Utilities Weigh On Industrial Production

This was a relatively weak non-recessionary June industrial production report. It wasn’t as great as the retail sales report, but it wasn’t as bad as some regional Fed surveys indicated. Production growth was 0% monthly which missed estimates for 0.1%. It was 1.3% yearly which was down from 2.1% in May. The report was weakened by utilities production growth which was -3.6% monthly and -2.6% yearly. That category is impacted by the weather. Monthly mining growth was 0.2% and yearly growth was 8.7%.

The most important category in this report is manufacturing production. It was great on a monthly basis, but weak on a yearly basis. Monthly growth was 0.4% and yearly growth was 0.5%. That doubled monthly estimates. Yearly growth fell from 0.8%. As you can see from the chart below, the 3 month weighted average of the percentage of manufacturing sub-sectors that are in a recession fell modestly.

The capacity to utilization rate fell from 78.1% to 77.9% which missed estimates for 78.2%. There’s plenty of room for production to increase if demand picks up.

The End Of The Business Cycle?

As you can see from the chart below, the Bank of America survey shows the net percentage of fund managers who think business cycle risk is above normal is the highest since the 2011-2012 slowdown. It is about 70%.

Fund managers are bearish or at least cautious because they think the cycle is on its last legs. As the annotations show, fund managers were bearish at troughs and bullish at peaks. The confusing element is stocks are already near their record high as the increase in this percentage didn’t coincide with a decline in stocks.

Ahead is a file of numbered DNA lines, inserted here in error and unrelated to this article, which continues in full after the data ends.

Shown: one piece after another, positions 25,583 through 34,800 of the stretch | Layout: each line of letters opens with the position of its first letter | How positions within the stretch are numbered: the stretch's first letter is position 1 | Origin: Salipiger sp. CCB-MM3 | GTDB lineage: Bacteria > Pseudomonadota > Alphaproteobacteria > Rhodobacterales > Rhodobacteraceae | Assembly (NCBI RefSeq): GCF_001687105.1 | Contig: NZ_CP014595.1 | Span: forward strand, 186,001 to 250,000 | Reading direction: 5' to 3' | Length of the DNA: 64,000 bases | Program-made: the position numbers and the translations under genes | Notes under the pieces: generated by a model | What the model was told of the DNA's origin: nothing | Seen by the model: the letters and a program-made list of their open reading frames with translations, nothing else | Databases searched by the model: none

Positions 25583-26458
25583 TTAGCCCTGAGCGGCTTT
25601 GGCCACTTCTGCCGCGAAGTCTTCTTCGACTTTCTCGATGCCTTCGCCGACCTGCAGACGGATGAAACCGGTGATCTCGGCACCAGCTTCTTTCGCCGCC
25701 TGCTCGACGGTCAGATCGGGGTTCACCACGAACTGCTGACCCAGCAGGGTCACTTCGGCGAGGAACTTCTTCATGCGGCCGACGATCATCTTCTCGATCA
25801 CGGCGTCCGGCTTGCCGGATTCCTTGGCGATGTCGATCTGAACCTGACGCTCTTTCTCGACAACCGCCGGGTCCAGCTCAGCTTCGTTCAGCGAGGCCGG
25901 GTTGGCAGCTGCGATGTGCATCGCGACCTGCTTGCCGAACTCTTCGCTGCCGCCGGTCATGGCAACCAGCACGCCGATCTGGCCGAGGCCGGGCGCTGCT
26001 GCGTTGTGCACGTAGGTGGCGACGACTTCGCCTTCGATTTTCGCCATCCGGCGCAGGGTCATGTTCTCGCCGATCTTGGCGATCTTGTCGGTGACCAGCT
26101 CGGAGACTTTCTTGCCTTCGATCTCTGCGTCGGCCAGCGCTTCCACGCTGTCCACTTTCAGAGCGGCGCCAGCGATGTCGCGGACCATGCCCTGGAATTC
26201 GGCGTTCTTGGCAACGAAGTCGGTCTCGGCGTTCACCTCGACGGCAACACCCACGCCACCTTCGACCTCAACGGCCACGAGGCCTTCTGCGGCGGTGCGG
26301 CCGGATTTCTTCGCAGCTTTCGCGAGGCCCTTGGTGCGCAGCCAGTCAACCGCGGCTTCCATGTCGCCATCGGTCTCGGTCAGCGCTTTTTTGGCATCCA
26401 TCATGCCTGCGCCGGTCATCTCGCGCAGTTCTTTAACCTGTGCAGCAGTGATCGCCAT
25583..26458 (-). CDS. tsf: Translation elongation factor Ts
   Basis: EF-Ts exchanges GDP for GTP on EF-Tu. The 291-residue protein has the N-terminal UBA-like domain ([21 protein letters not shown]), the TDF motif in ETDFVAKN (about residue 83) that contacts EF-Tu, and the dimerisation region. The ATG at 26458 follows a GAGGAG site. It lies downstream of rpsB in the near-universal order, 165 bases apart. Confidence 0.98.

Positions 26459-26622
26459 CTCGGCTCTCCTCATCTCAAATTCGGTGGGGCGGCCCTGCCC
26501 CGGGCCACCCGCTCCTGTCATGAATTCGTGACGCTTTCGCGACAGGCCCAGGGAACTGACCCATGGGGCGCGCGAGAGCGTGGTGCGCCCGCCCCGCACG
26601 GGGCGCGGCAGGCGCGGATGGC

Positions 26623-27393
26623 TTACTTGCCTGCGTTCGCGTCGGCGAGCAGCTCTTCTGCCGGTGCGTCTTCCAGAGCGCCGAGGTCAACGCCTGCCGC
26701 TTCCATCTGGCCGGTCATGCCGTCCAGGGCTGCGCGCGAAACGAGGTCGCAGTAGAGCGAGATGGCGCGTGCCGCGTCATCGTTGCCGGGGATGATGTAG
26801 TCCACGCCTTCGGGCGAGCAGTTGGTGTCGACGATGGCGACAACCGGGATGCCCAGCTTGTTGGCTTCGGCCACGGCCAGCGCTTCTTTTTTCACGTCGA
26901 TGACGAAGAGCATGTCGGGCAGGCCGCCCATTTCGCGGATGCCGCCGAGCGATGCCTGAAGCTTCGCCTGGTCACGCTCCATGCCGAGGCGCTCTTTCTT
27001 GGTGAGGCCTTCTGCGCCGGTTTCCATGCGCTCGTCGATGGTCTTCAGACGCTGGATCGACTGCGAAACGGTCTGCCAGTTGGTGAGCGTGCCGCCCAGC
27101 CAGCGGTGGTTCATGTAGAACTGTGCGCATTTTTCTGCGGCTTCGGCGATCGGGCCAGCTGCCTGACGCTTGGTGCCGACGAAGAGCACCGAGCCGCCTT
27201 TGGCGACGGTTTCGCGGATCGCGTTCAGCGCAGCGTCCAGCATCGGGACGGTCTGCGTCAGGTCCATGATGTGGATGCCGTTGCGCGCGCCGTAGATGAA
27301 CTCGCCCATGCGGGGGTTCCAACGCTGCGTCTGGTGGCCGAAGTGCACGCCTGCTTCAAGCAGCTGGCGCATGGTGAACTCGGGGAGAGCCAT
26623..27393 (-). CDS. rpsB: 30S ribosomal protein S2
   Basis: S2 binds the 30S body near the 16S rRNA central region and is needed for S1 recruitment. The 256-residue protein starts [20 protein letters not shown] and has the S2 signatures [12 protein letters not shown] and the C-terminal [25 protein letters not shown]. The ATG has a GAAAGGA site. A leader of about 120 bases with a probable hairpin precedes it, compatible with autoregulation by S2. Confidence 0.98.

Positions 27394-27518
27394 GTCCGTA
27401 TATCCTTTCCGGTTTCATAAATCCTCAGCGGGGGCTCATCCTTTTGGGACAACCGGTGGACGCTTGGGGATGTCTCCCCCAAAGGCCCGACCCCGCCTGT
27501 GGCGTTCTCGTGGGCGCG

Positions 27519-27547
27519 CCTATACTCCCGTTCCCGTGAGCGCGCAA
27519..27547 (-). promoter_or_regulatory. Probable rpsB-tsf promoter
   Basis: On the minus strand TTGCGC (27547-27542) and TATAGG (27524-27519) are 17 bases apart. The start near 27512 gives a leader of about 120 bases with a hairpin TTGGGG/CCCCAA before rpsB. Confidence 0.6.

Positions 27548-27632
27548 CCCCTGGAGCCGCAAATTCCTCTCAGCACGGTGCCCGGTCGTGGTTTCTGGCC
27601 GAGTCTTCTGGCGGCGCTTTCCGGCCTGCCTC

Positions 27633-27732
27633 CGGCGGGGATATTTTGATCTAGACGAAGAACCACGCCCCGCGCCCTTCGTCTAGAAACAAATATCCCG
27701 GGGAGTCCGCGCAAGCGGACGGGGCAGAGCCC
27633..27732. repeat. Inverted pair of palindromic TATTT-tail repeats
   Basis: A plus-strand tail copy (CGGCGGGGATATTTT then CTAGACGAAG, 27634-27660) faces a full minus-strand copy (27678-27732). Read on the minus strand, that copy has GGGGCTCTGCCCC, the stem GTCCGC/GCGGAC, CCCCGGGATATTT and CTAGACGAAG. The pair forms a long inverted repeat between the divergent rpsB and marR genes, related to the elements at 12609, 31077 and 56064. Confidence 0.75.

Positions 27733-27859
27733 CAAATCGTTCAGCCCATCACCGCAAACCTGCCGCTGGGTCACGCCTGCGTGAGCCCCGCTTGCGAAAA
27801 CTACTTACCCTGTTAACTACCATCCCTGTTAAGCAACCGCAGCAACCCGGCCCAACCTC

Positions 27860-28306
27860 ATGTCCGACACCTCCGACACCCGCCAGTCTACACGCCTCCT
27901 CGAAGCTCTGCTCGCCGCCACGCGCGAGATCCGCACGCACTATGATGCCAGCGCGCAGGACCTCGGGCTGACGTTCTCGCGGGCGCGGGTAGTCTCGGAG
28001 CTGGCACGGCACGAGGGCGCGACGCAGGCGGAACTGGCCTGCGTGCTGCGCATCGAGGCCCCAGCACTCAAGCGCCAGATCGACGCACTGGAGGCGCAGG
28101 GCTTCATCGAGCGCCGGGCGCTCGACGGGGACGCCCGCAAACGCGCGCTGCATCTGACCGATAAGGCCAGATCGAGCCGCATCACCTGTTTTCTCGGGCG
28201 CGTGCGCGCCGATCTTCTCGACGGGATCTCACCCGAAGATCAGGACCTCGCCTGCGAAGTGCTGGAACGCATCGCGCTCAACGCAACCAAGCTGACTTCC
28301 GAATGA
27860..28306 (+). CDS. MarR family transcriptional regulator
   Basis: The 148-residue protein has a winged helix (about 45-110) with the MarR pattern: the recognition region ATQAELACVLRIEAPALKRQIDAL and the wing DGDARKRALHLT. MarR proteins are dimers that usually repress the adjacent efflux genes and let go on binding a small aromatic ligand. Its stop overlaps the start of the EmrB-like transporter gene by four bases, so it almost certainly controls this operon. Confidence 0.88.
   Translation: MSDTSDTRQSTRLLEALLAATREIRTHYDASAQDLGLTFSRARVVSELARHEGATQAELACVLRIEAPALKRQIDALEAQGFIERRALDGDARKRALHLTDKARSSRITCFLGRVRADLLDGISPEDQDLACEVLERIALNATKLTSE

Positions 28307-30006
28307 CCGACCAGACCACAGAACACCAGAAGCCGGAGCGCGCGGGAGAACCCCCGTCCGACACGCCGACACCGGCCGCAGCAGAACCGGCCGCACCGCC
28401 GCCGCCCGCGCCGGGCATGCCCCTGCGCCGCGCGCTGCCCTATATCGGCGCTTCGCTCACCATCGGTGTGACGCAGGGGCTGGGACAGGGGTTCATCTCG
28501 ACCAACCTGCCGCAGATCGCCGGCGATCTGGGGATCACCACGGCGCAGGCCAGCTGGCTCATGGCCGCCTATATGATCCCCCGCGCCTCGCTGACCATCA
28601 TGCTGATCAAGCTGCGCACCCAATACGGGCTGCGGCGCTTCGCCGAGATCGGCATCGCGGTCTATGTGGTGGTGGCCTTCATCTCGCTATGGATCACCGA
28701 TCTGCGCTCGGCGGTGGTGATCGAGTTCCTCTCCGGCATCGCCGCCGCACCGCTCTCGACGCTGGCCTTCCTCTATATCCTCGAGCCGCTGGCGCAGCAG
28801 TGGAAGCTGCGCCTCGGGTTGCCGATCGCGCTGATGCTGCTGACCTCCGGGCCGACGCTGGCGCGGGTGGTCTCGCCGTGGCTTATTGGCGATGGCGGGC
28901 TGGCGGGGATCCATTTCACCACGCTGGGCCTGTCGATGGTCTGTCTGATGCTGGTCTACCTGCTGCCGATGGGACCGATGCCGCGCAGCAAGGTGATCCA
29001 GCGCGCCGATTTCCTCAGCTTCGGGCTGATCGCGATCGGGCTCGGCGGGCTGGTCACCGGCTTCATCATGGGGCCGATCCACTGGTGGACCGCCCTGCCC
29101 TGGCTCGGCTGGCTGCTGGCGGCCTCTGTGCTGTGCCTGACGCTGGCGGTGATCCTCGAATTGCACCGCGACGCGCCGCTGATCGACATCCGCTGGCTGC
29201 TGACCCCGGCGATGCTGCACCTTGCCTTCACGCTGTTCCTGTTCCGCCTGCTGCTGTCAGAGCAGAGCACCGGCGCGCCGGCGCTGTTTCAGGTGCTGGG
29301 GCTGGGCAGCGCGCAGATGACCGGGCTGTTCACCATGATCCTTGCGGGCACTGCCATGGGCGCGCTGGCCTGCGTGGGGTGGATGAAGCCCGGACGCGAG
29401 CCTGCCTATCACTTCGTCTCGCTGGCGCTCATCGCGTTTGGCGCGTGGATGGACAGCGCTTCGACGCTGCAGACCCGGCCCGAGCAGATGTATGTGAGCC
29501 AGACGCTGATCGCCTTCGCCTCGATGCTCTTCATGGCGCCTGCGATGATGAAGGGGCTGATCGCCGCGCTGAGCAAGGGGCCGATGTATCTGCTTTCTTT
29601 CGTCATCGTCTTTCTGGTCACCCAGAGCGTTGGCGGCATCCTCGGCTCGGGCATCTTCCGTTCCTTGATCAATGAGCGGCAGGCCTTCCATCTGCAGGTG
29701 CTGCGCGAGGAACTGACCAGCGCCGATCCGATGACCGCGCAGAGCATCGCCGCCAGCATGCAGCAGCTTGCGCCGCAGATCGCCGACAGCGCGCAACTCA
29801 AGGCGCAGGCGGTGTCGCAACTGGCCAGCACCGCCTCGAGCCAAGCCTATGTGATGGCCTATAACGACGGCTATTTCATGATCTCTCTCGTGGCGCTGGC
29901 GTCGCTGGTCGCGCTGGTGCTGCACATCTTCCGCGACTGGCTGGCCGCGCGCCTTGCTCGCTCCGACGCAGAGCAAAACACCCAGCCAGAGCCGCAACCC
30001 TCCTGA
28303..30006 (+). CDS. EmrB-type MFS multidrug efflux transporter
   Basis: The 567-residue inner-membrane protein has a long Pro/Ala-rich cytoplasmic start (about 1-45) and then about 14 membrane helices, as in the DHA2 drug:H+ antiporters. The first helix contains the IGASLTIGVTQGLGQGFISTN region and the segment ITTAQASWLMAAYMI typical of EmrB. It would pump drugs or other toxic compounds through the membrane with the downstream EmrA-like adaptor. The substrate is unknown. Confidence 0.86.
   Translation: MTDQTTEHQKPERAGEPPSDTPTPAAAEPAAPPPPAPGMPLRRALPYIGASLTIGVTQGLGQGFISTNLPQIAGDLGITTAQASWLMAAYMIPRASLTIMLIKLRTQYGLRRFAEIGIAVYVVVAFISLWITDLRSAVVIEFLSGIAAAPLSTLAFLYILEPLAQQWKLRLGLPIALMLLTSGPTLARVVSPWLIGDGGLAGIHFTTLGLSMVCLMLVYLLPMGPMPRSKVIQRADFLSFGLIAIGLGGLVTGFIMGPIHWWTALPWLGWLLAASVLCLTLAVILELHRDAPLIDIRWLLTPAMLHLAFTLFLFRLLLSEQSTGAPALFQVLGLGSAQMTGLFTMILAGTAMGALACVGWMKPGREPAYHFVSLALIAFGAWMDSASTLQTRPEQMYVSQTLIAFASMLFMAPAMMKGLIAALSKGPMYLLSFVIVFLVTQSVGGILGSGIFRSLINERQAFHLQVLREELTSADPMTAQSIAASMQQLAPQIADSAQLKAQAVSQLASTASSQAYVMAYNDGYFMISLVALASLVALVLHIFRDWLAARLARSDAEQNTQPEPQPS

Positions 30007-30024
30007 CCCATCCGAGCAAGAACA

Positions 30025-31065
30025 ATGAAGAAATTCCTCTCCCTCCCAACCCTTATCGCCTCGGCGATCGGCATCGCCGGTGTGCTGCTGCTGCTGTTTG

Arouba-Diebold-Scotti Index Shows No Sign Of A Recession

The chart below shows a less common American business conditions index created by the Philly Fed.

The Aruoba-Diebold-Scotti business conditions index uses weekly initial jobless claims, monthly payroll employment, industrial production, personal income less transfer payments, manufacturing and trade sales, and quarterly real GDP to create an index that tracks real business conditions. When the index is above zero there are better than average conditions, like there are now. Below zero is worse than average conditions. Keep in mind, not all the data is out in between the 2 vertical lines, so the complete data index is still negative. The index never fell below 2 during the 2001 recession and the 1990-1991 recession. You can see how it did during the last recession. It’s nowhere near signaling a recession now.

Conclusion

Retail sales growth was very strong especially when you remove the negative impact of gas prices. This signals the consumer is strong which makes sense because real wage growth improved in June. Personal consumption growth will be much higher in Q2 than it was in Q1. Industrial production growth wasn’t great as it was hurt by utilities production. Manufacturing growth was weak, but not recessionary. Fund managers are worried about the end of the cycle. That’s a bullish sign for stocks. The Aruoba-Diebold-Scotti business conditions index signals the U.S. economy isn’t close to a recession.